3. Justice League: I don’t think anyone reading this needs a reminder of what the studio did with this movie

With that in mind, if you were Affleck, would you be inclined to continue trusting these people?

“But It’s The Dawning of A New Era!”

Look, no one is more of an optimist than I am. As I spoke passionately about on Friday’s episode of the El Fanboy Podcast, I truly believe that the new leadership at DC Entertainment is going to turn this corner and give us a DCU worth cheering for again. But part of “turning the page,” is creating a whole new launch pad for the series. Nobody wins if Ben Affleck appears in The Batman, only to have him bow out afterward. The studio needs an actor who’s ready to commit for many years to come, somebody who’s younger and hungrier- the way Henry Cavill and Gal Gadot are.

Had the studio stuck to the original plan, the seeds would’ve been planted by now for a Cavill/Gadot type of actor to inherit the cowl as either Terry McGinnis, Dick Grayson, or who ever else they’d want the next cinematic Batman to be (my pick would be Armie Hammer). And Affleck would be able to transition into the “occasional cameo as Old Man Wayne” stage of things. But with all of the shake-ups, changes, and course-corrections that have gone on since 2016, that’s no longer a satisfying option.

So at this point, it’s really in everyone‘s best interests for Affleck to bow out.

The only way this could’ve worked out, beyond sticking to the original plan, is if Affleck were willing to sign a new deal and agree to play the role as Batman for another five or six years (i.e. into his fifties). But when you consider everything I’ve outlined: Why would he? What’s in it for him, at this point? The career he’d worked so hard to rehabilitate is back at a low-point, and if he wants to get back to being the “beloved filmmaker behind such gems as Gone Baby Gone, The Town,  and Argo,” then the only way to do that is to get back out there and make great films like those again; Not committing even longer to a DC franchise that’s trying to rebrand itself and crossing its fingers that mainstream audiences will embrace it again after being so Meh about Justice League.

So if you’re disappointed…trust me, I get it. I loved Ben Affleck in this role. I was never part of the anti-Affleck brigade (remember the backlash when his casting was announced?). I thought his work in Batman v Superman was spellbinding. I could not wait to see more of the Batman we glimpsed in that warehouse scene. I would’ve sawed off my left pinky toe for a standalone detective noir The Batman movie that gave me more of the great chemistry between Affleck and Jeremy Irons as Bruce and Alfred, respectively.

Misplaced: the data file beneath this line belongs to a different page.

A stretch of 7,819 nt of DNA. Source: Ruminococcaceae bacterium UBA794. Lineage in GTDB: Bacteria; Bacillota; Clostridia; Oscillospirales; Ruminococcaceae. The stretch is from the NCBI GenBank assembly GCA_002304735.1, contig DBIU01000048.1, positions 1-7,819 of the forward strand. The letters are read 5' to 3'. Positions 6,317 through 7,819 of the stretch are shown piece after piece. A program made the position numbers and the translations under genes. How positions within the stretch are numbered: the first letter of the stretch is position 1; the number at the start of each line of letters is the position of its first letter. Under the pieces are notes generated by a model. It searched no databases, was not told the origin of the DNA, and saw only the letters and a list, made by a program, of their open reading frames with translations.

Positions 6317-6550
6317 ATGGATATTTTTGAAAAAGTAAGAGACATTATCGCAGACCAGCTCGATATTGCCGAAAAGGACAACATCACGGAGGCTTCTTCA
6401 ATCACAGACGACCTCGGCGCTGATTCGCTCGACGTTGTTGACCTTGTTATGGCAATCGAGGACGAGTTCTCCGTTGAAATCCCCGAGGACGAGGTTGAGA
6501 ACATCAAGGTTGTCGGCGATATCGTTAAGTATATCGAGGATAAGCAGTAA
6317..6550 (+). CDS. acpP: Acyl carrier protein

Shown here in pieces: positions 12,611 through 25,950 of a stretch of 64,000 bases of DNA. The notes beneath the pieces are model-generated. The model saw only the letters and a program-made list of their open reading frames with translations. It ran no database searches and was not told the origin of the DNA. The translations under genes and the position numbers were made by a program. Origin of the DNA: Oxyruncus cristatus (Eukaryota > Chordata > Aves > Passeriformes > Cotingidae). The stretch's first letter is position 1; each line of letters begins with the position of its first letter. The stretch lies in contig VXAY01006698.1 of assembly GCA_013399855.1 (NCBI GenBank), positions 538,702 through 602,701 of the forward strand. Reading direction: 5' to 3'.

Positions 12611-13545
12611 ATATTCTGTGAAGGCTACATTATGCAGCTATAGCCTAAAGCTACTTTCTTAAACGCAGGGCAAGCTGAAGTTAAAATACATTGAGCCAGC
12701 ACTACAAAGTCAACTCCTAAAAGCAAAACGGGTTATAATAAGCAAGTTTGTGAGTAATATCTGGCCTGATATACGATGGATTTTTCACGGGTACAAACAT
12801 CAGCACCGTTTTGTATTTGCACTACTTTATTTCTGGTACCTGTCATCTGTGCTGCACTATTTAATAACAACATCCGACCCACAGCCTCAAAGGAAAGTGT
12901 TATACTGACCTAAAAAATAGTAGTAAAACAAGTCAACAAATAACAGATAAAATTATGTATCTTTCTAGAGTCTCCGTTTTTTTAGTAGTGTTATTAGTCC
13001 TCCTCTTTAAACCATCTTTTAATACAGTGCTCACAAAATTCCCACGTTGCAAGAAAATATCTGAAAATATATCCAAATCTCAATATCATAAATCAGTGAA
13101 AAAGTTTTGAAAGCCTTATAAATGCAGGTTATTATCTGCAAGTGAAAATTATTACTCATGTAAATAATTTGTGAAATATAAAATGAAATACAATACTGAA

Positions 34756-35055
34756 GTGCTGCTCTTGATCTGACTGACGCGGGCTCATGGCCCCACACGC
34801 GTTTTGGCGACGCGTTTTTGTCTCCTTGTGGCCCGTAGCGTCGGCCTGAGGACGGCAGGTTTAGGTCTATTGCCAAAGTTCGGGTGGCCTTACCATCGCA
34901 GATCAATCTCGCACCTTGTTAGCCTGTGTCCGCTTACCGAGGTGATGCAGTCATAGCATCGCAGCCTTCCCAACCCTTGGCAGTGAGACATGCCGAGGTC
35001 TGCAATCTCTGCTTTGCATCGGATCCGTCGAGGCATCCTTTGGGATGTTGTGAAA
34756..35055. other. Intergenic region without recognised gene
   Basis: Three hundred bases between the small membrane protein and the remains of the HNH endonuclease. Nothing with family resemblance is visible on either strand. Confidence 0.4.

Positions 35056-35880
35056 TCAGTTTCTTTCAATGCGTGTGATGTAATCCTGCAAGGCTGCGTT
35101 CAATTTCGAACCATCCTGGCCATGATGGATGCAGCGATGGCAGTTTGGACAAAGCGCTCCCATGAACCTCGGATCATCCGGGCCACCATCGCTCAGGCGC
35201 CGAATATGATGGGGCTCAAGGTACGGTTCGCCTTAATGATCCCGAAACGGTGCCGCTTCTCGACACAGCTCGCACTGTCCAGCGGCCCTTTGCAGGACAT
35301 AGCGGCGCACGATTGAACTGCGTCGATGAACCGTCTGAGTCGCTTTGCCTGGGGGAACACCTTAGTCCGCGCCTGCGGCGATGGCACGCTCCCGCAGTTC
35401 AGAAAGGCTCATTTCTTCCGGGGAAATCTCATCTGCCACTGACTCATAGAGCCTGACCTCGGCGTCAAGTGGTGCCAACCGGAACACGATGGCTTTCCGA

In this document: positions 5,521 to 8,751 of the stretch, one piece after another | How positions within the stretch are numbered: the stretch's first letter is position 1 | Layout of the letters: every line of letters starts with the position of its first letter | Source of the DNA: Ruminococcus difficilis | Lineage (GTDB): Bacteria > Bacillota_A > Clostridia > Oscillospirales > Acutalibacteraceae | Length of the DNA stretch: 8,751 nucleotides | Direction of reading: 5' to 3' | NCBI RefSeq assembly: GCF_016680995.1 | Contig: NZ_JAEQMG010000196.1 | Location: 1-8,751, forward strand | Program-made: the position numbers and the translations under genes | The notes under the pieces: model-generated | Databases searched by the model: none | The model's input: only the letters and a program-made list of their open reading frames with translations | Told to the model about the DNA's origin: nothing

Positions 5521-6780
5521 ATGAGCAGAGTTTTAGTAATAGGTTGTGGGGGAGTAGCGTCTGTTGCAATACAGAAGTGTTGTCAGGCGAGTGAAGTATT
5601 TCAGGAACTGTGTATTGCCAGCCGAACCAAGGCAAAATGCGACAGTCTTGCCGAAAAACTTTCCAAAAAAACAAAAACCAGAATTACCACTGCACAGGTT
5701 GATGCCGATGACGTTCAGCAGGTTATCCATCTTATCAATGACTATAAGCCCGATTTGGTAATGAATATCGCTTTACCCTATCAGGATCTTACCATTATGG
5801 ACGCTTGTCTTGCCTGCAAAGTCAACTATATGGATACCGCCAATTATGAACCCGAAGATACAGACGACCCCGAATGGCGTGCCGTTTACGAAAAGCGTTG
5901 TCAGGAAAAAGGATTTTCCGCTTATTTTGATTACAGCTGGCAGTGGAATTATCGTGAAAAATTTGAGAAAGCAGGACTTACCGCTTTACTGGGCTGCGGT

But when you really think about, if it’s true that he’s gone, could you really blame him? And, conversely, with all that’s gone on with the DCU, wouldn’t you rather an actor who’s ready to go the distance as Bruce as the character gets a soft reboot in the form of Matt Reeves’ The Batman? Imagine only having Affleck for one more movie, then recasting the role, while Gadot’s Wonder Woman and Cavill’s Superman remain firmly in place. How unsatisfying would that be? With all of the uncertainty about the DCU’s future, you need to have the actors portraying the Trinity firmly established for the foreseeable future, since they’re the backbone of the entire Universe.

So please keep all this in mind when you react to these rumors and lament Ben Affleck’s exit from the DCU. It stinks, but it’s kind of the only reasonable outcome we could ask for from all involved at this point.

Ok, now it’s time for me to go sit in a corner and lament what might have been…cause it could have been special. Sigh.

Thanks for reading!

~ MFR

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Mario-Francisco Robles

Editor-In-Chief and Co-Founder of Revenge of The Fans. Previously, he's written for Latino-Review, IGN, Moviehole, and The Splash Report. In late-2017, with the popularity of his solo endeavor (the El Fanboy Podcast) reaching an all-time high, he decided it was time to launch a proper site for his scoops and analysis. Welcome to RTF!